Ten Eco Friendly Minimalist Life Hacks to Live By

Minimalism and sustainability go hand in hand. When you begin to consider how much stuff you need, you inevitably end up thinking about how much you use and waste.

For me, this happened pretty early in my minimalist journey. As I went through my decluttering process, I began to think about where the things I was discarding were going.


In the early days, I would drop a bag or two off to a charity shop bin, only to find that the bin was already full. It dawned on me that even people who aren’t minimalists discard a lot of stuff. If lots of people were donating their unwanted items, who was sorting through all the stuff? Where was all of it going?

I knew the answer could not be simple, and as much as I tried not to concern myself with it, I did.

At some point I made a decision to discard my things mindfully. To me this meant that rather than donating my things to charity, I would ‘un-buy’ my things.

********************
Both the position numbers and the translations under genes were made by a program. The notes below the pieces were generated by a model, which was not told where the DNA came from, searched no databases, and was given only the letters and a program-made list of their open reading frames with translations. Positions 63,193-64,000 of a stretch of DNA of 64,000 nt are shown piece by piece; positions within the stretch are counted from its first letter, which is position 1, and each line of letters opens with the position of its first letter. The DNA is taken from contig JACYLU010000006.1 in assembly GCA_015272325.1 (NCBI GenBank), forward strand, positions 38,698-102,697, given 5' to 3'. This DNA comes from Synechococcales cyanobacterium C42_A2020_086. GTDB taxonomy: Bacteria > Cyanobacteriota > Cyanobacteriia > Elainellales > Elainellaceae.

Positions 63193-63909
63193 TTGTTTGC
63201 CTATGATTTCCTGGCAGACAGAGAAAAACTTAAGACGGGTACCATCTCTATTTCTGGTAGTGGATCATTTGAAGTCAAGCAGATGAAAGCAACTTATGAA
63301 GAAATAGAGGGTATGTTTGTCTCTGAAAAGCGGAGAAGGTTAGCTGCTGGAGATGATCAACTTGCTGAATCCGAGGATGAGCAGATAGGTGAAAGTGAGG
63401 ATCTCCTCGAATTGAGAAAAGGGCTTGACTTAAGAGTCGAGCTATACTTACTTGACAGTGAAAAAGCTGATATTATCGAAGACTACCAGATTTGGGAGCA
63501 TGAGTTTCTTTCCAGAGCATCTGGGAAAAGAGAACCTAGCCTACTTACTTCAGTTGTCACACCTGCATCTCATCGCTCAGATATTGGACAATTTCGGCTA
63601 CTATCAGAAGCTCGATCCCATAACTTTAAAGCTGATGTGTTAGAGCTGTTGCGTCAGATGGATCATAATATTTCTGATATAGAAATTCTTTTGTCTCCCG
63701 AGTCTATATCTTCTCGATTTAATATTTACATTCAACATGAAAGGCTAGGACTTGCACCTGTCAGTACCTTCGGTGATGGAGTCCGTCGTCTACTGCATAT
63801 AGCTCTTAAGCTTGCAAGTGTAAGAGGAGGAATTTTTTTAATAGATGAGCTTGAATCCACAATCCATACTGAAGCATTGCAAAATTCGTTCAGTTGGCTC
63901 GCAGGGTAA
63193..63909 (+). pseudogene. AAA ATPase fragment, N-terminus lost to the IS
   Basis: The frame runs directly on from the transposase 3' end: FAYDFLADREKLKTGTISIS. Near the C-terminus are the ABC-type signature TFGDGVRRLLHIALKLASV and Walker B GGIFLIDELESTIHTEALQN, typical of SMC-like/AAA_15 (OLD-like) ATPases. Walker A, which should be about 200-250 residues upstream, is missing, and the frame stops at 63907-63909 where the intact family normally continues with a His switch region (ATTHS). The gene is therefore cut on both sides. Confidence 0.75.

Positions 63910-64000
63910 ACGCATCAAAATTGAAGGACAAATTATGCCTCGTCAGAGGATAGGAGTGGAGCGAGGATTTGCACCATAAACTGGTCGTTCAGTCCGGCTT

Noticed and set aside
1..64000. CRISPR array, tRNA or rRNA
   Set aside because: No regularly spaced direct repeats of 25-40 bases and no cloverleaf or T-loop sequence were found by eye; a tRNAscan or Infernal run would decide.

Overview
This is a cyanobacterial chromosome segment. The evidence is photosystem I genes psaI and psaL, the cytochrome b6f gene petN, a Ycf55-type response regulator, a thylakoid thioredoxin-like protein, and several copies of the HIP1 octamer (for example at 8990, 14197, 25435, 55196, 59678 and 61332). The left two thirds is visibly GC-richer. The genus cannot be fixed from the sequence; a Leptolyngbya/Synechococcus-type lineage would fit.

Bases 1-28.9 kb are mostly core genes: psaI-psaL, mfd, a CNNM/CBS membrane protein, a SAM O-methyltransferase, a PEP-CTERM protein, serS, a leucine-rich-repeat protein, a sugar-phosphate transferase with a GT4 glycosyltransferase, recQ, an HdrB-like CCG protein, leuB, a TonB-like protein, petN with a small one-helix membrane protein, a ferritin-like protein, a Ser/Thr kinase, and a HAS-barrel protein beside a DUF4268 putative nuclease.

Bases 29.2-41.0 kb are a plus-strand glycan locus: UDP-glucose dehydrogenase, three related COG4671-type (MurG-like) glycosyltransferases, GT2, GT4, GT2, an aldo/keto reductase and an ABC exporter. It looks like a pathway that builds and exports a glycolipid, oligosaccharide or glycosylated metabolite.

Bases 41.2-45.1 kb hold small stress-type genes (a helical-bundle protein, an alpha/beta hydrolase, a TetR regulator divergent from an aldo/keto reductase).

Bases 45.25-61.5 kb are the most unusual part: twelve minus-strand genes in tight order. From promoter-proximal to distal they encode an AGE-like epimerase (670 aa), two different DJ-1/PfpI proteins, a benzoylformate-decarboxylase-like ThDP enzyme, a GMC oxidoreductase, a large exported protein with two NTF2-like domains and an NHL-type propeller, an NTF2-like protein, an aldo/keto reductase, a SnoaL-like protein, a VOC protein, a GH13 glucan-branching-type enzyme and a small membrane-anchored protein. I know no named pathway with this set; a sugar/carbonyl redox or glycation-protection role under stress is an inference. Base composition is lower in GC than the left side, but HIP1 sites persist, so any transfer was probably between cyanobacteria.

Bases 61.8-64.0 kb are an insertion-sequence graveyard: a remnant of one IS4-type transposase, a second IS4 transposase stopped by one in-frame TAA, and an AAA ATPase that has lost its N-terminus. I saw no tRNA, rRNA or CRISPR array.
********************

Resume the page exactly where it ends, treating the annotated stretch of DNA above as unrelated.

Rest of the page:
The process of un-buying is extremely important in developing minimalist shopping behaviour. Without it, it is possible that you might declutter your whole home, and then a year later find yourself in exactly the same position again.

Un-buying means going through the process of personally finding new homes for the items you discard. This might mean selling, swapping, or giving those items away to other individuals. This, you will see, is a lot of work. The work is not fun, but the process teaches you the value of each item. Importantly, it bypasses the middle man – charity organisations. Donating to charities should be left as a last resort.

There are many problems associated with donating to charities. One is the phenomena referred to as the ‘clothing deficit myth’. This is the idea that people in need will make use of our donated items. While this phrase refers to clothing specifically, I’m sure it is true of other items that make their way to charity stores. The fact is that there are more things getting donated to charities than people need. In addition, people in need often need more practical things, such as food, money and shelter.

A lot of man power and fossil fuelled energy are required to sort through these items by charity organisations. I have looked at a few different figures, but most claim that between 85% and 90% of clothing and other textiles donated to charity end up in landfill. Textile waste is now the second biggest global polluter on our planet, behind the oil industry.